Entrée vs Entrée

Dans les restaurants français (et québécois), une entrée est un plat servi avant le plat de résistance d’un repas. Par contre, dans les restaurants anglais du Canada (et des Etats-Unis?), une entrée est le plat principal d’un repas. Donc, si vous avez à traduire entrée, faites attention si entrée veut dire plat.

Je me demande si c’est la même chose en Angleterre.

=====

In French (and Québécois) restaurants, an entrée is a dish served before the main course of a meal. However, in Canadian (and US?) English restaurants, an entrée is the main course of a meal. Therefore, if you have to translate entrée, be careful if entrée means  dish.

I wonder if it is the same in England.

4 Responses to Entrée vs Entrée

  1. Eddy Young says:

    In England, we have starters to nibble on while waiting for the main course to be served. We finish with a pudding or sweet (or dessert).

    Eddy.

  2. pngpingching says:

    Thanks Eddy. Here they usually use the term appetizers for starters.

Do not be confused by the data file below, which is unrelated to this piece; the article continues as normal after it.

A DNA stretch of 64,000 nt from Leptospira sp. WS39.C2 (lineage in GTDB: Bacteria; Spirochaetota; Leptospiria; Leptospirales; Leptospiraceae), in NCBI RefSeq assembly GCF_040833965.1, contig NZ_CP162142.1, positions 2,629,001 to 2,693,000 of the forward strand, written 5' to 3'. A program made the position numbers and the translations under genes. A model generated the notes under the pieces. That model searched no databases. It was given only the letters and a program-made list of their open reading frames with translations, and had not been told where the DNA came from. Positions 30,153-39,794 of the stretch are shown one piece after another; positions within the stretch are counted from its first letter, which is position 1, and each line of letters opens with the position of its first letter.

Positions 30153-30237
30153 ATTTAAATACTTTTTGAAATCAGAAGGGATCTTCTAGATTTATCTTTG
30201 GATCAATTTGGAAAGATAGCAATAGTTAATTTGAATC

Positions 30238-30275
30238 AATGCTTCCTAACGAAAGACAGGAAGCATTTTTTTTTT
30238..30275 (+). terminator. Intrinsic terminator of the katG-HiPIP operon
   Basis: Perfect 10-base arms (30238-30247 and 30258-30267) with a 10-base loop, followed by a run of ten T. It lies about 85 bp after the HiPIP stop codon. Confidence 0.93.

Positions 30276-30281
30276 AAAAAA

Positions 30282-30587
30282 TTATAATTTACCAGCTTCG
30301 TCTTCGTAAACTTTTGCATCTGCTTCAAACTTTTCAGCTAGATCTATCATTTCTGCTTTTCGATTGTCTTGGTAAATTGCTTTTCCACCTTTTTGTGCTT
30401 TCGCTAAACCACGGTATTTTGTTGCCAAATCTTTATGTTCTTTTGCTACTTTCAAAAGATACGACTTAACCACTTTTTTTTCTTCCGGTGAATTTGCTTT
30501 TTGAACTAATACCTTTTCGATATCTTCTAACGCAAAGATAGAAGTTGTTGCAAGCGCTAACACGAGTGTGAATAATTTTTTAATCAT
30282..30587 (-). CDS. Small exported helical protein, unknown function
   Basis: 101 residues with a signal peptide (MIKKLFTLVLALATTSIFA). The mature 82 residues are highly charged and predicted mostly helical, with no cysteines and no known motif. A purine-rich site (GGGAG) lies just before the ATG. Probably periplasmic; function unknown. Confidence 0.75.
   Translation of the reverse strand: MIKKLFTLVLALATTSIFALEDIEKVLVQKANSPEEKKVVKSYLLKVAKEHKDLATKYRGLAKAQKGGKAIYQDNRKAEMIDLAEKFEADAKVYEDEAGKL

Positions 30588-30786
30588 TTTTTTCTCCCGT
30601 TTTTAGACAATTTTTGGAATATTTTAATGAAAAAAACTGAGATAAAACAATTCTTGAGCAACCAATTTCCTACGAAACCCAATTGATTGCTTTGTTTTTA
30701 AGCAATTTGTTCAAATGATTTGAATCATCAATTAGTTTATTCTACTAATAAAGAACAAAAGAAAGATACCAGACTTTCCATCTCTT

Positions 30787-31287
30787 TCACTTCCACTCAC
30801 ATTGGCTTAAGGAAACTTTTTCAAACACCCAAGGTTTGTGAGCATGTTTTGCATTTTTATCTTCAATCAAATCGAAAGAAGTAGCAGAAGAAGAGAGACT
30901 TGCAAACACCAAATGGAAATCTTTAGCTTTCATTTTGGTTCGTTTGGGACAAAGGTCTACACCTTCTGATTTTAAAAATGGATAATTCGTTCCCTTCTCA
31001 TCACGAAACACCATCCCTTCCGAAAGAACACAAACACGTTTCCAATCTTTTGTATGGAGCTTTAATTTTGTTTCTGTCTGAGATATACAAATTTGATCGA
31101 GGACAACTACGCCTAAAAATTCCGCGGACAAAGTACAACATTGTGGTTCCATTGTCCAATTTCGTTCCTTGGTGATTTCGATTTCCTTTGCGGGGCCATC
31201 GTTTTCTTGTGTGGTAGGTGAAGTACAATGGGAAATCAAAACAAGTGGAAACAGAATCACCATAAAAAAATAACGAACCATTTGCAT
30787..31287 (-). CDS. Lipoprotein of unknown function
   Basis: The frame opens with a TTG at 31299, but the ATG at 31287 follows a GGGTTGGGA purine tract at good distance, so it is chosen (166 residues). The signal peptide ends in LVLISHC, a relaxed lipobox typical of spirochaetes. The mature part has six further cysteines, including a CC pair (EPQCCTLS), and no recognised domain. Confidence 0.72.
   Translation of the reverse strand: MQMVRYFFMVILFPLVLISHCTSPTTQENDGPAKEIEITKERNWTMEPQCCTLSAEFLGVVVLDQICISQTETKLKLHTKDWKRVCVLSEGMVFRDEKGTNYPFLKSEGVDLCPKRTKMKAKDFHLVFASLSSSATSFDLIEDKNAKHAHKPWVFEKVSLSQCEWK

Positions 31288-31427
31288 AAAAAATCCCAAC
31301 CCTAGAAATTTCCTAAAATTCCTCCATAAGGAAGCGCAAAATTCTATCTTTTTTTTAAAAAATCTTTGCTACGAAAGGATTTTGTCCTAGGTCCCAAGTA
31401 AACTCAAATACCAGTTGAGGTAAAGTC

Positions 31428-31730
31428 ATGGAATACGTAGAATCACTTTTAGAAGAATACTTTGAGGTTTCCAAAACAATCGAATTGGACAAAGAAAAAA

3. Jocelyn says:

    In the US, if you wish to go the long route.
    I believe it is
    1. appetizer
    2. soup/salad & bread
    3. entree
    4. dessert

  4. pngpingching says:

    @Jocelyn

    It’s almost the same thing in English Canadian restaurants. Usually, some will have either a soup or a a salad as an appetizer unless the price includes a soup or a salad and a dessert.

Leave a Reply

Fill in your details below or click an icon to log in:

WordPress.com Logo

You are commenting using your WordPress.com account. Log Out / Change )

Twitter picture

You are commenting using your Twitter account. Log Out / Change )

Facebook photo

You are commenting using your Facebook account. Log Out / Change )

Google+ photo

You are commenting using your Google+ account. Log Out / Change )

Connecting to %s

%d bloggers like this: